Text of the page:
There have been so many debates about what motivated the founders of the constitution in the United States. Some people have argued that their motives were their economic interests.
These people had the belief that the founders were economic elites who wanted a constitution that would be of more importance in protecting their wealth. However, the historical context, as well as the settled law puts it clear that the founders had an understanding of the need for a federal government to enhance interaction with other foreign countries and to reduce the opposition amongst the states. According to them, the national government could not be so keen to avoid resemblance with the government that the American Revolution had thrown from power.
The original states in America had to send delegates to frame the constitution. For instance, the state of Pennsylvania sent eight delegates, New York sent three while New Jersey State sent five delegates. However, not all of the representatives present signed for the implementation of the constitution. Nonetheless, they were trying to create a national system governed by the constitution. The issue of debt repayment also motivated the delegates in forming the constitution.
Due to the debt incurred during the Revolutionary War, none of the states wanted to pay more than what they regarded as their rightful share which led to shaky finances for the newly formed nation. There was also an absence of a regulatory system for interstate commerce which could lead to trade wars between the states. The delegates were property elites, and hence they did not want their wealth to be wiped out because of the weak economy. Thus, they established the constitution to enhance the nation's security regarding military and economy.
The constitution was believed by some people to be primarily an economic document since the delegates involved in its creation had financial reasons for doing so. Representatives from Pennsylvania -PA, New York- NY and New Jersey- NJ had different economic interests for their states (The National Archives). There were those who were interested in the public security, and they included David Brearly-NJ, George Clymer-PA, Jonathan Dayton-NJ, Thomas Fitzsimons-PA, Alexander Hamilton- NY, John Lansing Jr- NY, Thomas Mifflin- PA, Robert Morris- PA and James Wilson- PA. Some were interested in real estate and land speculation, and they entailed Jonathan Dayton- NY, Thomas Fitzsimons-PA, Benjamin Franklin- PA, Alexander Hamilton- NY, Robert Morris- PA and James Wilson- PA. Others were interested in lending and investments like George Clymer-PA, Thomas Fitzsimons-PA, Benjamin Franklin- PA and Jared Ingersoll-PA. There were some from Pennsylvania who had interests in manufacturing and shipping, and they were George Clymer, Thomas Fitzsimons, Thomas Mifflin, Gouverneur Morris, and Robert Morris.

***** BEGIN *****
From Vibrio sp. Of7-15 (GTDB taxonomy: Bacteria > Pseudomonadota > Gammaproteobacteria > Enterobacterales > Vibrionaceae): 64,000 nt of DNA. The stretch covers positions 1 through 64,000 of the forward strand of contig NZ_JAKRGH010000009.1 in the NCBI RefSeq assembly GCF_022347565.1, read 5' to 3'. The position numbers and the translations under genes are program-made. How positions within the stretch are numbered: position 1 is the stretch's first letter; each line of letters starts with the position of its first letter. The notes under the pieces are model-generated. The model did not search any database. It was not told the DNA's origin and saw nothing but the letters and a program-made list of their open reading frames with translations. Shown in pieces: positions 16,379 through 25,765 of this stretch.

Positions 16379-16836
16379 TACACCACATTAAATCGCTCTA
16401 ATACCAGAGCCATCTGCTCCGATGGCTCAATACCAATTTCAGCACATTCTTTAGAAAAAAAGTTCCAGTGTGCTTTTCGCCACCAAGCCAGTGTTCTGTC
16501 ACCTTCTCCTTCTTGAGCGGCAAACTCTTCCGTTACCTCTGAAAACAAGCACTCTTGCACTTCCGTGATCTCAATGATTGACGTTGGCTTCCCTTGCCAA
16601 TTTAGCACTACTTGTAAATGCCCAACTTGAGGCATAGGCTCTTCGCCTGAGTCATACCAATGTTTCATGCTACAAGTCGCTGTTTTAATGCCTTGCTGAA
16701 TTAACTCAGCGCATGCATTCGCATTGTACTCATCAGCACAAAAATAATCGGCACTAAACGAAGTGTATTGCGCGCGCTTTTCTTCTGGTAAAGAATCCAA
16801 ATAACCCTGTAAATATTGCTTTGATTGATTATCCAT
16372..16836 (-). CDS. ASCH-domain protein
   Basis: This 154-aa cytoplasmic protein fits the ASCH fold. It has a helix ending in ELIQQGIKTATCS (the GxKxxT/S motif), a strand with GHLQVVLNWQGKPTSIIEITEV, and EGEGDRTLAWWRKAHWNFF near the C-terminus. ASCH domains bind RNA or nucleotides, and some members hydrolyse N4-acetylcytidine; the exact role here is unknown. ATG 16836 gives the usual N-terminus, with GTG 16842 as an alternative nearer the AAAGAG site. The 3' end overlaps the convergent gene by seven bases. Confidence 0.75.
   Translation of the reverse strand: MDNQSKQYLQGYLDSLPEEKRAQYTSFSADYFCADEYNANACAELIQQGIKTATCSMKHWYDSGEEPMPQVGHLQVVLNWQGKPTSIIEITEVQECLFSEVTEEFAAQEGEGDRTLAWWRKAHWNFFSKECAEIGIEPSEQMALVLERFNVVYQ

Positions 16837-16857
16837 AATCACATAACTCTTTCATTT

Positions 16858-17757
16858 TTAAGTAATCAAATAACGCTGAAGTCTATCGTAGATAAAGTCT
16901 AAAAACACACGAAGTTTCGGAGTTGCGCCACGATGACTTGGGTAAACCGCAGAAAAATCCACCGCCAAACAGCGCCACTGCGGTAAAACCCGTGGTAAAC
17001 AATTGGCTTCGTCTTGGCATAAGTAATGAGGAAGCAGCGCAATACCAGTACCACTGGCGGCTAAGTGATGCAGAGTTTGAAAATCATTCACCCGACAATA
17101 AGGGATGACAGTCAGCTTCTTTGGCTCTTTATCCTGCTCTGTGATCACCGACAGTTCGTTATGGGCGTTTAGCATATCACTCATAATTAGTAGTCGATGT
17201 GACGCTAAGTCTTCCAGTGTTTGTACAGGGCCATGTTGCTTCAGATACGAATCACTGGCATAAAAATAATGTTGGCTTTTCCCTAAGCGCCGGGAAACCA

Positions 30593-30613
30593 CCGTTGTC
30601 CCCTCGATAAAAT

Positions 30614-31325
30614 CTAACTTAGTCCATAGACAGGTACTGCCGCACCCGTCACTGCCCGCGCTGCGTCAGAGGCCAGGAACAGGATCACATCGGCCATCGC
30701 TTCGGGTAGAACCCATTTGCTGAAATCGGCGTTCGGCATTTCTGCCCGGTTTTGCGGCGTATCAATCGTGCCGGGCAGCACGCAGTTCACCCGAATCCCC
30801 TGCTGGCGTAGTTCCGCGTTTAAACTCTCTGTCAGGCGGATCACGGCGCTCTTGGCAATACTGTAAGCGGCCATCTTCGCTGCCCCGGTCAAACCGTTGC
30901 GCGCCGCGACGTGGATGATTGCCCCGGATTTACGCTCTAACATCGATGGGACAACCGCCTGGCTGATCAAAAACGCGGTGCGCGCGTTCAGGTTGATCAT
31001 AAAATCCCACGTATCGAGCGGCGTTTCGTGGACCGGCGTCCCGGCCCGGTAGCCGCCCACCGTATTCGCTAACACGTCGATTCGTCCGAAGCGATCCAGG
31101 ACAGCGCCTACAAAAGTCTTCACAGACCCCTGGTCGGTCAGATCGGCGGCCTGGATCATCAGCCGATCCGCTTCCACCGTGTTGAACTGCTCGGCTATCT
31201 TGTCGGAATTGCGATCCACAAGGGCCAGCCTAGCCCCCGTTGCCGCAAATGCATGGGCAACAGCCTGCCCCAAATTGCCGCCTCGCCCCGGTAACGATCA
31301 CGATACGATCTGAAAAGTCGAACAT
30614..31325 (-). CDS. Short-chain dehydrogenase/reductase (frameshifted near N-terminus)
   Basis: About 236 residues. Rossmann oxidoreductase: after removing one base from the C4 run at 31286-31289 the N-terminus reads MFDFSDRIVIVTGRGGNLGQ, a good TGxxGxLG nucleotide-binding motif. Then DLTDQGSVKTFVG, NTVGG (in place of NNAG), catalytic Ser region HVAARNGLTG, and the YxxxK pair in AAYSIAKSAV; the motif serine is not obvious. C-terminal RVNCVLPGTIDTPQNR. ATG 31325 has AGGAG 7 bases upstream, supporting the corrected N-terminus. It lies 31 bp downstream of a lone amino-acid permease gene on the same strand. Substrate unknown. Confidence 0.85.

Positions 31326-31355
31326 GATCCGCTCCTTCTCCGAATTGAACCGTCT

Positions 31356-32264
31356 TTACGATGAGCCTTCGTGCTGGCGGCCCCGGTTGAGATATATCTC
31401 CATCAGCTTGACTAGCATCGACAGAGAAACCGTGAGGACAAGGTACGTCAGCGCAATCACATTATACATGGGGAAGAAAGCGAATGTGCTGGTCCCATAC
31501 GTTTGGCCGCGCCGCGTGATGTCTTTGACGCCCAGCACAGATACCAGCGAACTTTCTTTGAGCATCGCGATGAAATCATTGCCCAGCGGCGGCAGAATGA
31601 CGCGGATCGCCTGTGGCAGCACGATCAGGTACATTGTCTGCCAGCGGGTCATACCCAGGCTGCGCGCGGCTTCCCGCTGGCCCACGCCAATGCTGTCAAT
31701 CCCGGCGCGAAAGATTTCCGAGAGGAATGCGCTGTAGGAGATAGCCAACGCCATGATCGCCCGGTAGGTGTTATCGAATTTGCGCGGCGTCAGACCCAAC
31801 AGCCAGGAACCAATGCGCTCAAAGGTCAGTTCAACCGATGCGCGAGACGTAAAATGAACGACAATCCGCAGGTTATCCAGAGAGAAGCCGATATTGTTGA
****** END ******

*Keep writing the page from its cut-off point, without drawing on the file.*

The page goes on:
The delegates were also believed to have been motivated by the Scotch-Irish immigration. Notably, it was a critical factor that contributed to the revolution and hence influenced the formation of the government. There was a need to have laws to counter the Scotch-Irish rules and oppression and also control the racial differences that existed between the Scots and the English.
Generally, the immediate objectives of founding the constitution were order restoration, enabling the United States in making commercial agreements and treaties which were satisfactory, providing favorable conditions which would ensure the flourishing of commerce and trade, and facilitating the managing of the Indian affairs and the western lands.
The significant impact of the constitution was the development of a unified country. Initially, the states were independent but later, the federal government obtained much power.
Golove, David M., and Daniel J. Hulsebosch. "A Civilized Nation: The Early American Constitution, the Law of Nations, and the Pursuit of International Recognition." NYUL Rev. 85 (2010): 932.
Holton, Woody. Forced Founders: Indians, debtors, slaves, and the making of the American Revolution in Virginia. UNC Press Books, 2011.
Jim Webb. Born Fighting: How the Scots-Irish Shaped America, Part Four: The Spirit of a Revolution. 2005:121-173.
John P Roche. The Founding Fathers: A Reform Caucus in Action. American Political Science Review, 1961: 799-816.
The National Archives. Retrieved from: (www.archives.gov).
 John P Roche. The Founding Fathers: A Reform Caucus in Action. American Political Science Review, 1961: 799-816.
 Holton, Woody. Forced Founders: Indians, debtors, slaves, and the making of the American Revolution in Virginia. UNC Press Books, 2011.
 The National Archives. Retrieved from: (www.archives.gov).
 Jim Webb. Born Fighting: How the Scots-Irish Shaped America, Part Four: The Spirit of a Revolution. 2005:121-173.
 Golove, David M., and Daniel J. Hulsebosch. "A Civilized Nation: The Early American Constitution, the Law of Nations, and the Pursuit of International Recognition." NYUL Rev. 85 (2010): 932.